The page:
According to Zak Berkman, Producing Artistic Director at People’s Light, “From the moment Steve shared his idea for ‘Bonez,’ I was all in. “Lurking underneath a raucous domino party is an interrogation of longstanding myths of masculinity and power that not only possess these individual men, but also grips one generation after another in our society.

“What better way is there to open our 49th season and welcome the Halloween chill in the fall air than to conjure a new kind of theatre that delights and disturbs in equal measure?”

“Bonez” will run now through October 15 at People’s Light.

Recommended for ages 16+ due to strong language and mature themes.

Tickets start at $42, including fees.

“Into the Woods” is a comedy-driven musical with a cast of crafty and funny characters. It is a little challenging for audiences – until they realize that trying to follow four fairy tales blended together is useless.

“Into the Woods,” which is running now through October 29 at the Candlelight Dinner Theater (2208 Millers Road, Arden, Delaware, 302- 475-2313, www.candlelighttheatredelaware.org), is a comedy-driven musical with a cast of crafty and funny characters with music and lyrics by Stephen Sondheim and book by James Lapine.

The musical premiered on Broadway in 1987, winning three Tony Awards including Best Score and Best Book. It has since been produced throughout the world and was adapted into a major motion picture in 2014.

Following a sold-out New York City Center Encores! run in May 2022, the production transferred to Broadway as a limited engagement beginning July 2022, marking its first time on Broadway in 20 years. Following tremendous critical acclaim and audience demand, it was extended twice and concluded its Broadway run on January 8, 2023.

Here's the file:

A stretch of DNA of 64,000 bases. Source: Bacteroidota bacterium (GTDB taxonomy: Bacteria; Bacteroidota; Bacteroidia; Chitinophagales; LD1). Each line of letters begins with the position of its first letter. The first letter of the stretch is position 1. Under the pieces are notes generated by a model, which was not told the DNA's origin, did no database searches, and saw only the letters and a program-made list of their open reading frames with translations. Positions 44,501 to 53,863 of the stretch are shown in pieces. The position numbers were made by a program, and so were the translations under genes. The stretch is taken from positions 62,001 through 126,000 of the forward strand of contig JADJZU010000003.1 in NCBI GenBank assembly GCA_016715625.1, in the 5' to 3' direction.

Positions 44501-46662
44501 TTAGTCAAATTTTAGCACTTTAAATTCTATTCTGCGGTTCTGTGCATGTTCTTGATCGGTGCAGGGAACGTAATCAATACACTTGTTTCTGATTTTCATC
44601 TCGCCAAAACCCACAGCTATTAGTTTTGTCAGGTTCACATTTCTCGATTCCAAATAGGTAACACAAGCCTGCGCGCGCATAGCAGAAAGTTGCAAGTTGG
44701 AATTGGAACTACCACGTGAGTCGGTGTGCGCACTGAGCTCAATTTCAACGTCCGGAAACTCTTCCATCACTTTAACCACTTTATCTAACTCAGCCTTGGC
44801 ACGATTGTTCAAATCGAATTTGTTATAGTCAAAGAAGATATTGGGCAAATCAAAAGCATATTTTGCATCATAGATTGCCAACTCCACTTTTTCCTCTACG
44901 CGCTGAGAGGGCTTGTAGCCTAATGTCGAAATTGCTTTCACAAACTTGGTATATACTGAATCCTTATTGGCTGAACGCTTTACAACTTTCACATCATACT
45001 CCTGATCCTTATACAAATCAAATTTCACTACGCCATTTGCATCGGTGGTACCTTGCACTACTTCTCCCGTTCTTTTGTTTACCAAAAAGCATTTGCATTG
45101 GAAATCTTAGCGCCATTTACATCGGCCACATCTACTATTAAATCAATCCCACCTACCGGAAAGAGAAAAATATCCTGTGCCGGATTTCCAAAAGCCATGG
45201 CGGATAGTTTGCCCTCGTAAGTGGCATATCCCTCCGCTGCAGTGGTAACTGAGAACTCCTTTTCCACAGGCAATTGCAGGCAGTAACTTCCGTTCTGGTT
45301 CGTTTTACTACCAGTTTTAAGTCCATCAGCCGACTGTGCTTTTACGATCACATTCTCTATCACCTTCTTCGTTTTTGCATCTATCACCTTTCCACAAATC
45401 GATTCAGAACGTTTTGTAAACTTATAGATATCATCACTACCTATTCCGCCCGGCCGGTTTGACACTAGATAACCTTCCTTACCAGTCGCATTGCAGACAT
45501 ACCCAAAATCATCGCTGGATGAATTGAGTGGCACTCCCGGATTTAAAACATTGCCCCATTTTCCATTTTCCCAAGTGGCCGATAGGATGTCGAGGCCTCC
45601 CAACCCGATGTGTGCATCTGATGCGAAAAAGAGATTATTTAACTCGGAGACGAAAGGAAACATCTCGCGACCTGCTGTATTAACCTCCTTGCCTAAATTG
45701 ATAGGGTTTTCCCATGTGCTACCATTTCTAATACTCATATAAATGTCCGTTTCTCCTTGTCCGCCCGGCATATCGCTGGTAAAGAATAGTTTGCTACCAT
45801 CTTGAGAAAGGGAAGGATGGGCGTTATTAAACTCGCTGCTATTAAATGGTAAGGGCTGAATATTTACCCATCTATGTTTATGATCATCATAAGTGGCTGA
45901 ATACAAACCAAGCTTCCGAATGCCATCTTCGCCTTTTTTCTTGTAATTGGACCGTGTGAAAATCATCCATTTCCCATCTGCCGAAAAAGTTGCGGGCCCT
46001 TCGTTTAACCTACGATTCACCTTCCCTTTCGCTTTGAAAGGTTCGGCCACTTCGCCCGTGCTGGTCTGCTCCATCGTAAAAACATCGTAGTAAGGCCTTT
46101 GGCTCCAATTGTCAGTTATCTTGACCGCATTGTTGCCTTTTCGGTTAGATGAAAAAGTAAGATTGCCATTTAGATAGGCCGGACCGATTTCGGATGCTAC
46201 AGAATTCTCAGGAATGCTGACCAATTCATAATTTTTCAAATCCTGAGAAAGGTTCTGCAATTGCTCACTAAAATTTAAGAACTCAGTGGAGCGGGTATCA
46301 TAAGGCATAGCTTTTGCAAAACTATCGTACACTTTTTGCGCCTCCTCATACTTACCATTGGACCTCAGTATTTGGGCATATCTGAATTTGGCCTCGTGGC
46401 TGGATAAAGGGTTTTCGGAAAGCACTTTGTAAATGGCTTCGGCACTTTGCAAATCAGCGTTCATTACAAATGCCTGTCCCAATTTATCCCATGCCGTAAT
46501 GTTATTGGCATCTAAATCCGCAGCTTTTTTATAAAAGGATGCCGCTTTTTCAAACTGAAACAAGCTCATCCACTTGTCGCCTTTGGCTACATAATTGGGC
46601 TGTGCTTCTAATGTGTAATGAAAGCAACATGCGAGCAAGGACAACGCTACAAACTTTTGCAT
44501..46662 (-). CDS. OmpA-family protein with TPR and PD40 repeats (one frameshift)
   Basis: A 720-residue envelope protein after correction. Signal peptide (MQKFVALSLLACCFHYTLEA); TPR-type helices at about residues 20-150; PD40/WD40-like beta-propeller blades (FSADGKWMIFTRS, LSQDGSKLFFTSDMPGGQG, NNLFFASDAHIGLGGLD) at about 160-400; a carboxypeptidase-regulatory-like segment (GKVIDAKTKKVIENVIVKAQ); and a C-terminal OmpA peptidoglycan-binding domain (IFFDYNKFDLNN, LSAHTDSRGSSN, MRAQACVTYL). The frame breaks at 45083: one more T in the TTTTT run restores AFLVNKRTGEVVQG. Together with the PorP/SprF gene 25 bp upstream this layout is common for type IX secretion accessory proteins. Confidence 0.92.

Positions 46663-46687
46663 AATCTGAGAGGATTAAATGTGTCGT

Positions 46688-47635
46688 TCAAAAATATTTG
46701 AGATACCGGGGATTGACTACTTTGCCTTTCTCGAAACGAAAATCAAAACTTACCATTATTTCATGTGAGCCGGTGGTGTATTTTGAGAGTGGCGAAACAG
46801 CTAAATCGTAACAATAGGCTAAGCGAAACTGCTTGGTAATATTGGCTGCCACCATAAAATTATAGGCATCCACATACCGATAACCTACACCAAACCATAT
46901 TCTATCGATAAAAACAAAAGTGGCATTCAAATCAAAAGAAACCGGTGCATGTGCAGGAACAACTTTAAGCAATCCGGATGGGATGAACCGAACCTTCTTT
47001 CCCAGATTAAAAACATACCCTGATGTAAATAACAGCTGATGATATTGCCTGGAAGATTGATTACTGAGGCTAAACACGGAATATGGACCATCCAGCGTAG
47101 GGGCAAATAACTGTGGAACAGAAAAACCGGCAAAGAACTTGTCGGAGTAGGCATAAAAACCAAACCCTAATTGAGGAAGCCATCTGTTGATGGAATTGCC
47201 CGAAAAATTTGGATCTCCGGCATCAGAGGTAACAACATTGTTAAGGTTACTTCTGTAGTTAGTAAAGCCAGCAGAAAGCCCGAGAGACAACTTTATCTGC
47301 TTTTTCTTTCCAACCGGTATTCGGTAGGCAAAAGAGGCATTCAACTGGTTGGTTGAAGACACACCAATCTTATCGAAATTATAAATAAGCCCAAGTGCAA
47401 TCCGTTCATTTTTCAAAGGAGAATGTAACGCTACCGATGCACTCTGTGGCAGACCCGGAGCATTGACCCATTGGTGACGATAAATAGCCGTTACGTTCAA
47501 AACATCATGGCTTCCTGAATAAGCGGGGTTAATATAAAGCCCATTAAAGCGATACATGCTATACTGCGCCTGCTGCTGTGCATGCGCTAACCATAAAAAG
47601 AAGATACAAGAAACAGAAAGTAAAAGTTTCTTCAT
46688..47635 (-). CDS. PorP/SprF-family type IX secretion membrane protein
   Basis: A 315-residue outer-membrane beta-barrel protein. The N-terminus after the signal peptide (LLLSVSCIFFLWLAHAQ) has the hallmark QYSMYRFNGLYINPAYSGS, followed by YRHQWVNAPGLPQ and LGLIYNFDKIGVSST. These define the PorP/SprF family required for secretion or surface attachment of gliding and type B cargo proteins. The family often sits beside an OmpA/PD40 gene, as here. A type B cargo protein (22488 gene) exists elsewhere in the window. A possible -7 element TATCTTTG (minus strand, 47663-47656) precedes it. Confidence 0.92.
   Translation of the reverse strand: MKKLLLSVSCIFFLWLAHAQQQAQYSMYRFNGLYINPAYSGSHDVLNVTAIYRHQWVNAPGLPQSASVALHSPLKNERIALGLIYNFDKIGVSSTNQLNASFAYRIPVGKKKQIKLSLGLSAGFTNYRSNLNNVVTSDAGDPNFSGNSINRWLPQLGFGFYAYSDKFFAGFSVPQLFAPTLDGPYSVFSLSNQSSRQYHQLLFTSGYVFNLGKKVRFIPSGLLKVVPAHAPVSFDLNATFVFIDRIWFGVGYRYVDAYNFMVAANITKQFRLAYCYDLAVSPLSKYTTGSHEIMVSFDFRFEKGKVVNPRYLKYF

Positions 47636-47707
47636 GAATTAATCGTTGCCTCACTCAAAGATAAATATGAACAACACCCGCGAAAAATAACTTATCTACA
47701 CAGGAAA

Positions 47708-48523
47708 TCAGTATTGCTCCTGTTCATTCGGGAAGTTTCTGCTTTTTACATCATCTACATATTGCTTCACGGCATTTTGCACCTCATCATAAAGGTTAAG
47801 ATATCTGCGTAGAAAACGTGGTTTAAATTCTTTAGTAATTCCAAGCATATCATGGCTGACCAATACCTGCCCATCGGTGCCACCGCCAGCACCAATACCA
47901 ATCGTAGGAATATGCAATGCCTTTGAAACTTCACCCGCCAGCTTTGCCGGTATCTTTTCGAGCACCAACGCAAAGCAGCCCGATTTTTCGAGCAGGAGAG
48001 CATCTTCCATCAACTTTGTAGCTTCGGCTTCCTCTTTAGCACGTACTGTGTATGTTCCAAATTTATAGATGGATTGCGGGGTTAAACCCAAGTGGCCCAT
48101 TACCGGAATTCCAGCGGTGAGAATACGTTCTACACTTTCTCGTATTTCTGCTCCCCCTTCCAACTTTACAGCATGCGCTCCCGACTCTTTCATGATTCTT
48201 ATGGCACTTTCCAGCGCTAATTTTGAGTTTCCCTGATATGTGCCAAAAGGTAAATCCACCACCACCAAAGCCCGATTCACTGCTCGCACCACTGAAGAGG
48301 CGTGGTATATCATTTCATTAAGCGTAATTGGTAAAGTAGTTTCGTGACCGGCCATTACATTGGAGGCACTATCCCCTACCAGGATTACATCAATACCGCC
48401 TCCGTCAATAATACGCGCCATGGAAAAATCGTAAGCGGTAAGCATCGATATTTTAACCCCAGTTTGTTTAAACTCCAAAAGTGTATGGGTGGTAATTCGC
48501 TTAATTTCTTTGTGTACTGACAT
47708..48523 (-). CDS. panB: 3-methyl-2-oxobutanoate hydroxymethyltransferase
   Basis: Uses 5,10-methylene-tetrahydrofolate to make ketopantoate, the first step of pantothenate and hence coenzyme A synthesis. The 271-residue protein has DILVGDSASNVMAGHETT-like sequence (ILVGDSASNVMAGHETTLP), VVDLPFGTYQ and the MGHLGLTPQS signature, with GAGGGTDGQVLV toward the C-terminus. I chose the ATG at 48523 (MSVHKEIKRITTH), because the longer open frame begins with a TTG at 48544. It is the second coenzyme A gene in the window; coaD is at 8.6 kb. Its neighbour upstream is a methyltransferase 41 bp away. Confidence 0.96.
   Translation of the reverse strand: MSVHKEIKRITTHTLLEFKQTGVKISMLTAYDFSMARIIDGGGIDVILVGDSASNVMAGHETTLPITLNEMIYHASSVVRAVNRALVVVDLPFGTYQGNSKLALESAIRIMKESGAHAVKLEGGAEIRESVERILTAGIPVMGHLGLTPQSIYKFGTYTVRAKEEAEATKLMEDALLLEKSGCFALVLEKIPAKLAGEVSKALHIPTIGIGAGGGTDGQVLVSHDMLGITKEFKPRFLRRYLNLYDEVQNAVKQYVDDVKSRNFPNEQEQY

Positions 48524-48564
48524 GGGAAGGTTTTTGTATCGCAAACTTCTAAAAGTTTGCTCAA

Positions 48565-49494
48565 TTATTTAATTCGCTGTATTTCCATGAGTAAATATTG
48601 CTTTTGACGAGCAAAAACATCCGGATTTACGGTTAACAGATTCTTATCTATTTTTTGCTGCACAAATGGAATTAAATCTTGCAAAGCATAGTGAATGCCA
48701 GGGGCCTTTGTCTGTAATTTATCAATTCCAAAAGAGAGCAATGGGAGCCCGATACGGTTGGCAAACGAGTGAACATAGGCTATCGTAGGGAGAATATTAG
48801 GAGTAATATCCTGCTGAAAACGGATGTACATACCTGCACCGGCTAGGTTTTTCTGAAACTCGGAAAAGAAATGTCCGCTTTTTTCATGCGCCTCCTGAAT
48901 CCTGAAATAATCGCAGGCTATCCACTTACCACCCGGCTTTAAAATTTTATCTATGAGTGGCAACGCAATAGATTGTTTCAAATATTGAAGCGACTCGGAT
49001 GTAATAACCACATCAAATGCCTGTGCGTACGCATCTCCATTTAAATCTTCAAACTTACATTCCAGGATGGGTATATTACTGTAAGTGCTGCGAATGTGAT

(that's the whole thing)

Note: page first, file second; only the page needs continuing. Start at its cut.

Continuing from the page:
The musical intertwines the plots of several Brothers Grimm and Charles Perrault fairy tales, exploring the consequences of the characters’ wishes and quests. The main characters are taken from “Little Red Riding Hood,” “Jack and the Beanstalk,” “Rapunzel,” “Cinderella” and several others.

The musical “Into the Woods” debuted in San Diego at the Old Globe Theatre in 1986 and premiered on Broadway on November 5, 1987, where it won several Tony Awards, including Best Score, Best Book, and Best Actress in a Musical in a year dominated by “The Phantom of the Opera” (1988).

The musical has since been produced many times, with a 1988 US national tour, a 1990 West End production, a 1997 tenth anniversary concert, a 2002 Broadway revival, a 2010 London revival, and in 2012 as part of New York City’s outdoor Shakespeare in the Park series.

James Lapine and Stephen Sondheim take everyone’s favorite storybook characters and bring them together for a timeless, yet relevant, piece… and a rare modern classic. The Tony Award-winning book and score are both enchanting and touching.

The story of “Into the Woods” follows a Baker and his wife, who wish to have a child; Cinderella, who wishes to attend the King’s Festival; and Jack, who wishes his cow would give milk. When the Baker and his wife learn that they cannot have a child because of a Witch’s curse, the two set off on a journey to break the curse.

Everyone’s wish is granted, but the consequences of their actions return to haunt them later with disastrous results. “Into the Woods” is a musically sophisticated show with the opportunity to feature actors who are adept at dark comedy.

“Into the Woods” is running now through October 29 at the Candlelight Theater with shows on Friday and Saturday evenings and Sunday matinees.

Tickets, which include a buffet meal, beverages, dessert, and free parking, are $71.50 for adults and $33 for children.

Uptown! Knauer Performing Arts Center (226 North High Street, West Chester, www.uptownwestchester.org) will host Morgan Myles on October 6 and Magical Mystery Doors on October 7.

Believing it’s her mission to help people through the power of music, Myles is a full-time touring musician having opened for artists like Luke Bryan, Rick Springfield, Hank Williams Jr., Oldnion, Jake Owen, and Kane Brown. She also recently sang back up on Cody Johnson’s radio single “Nothing on You.”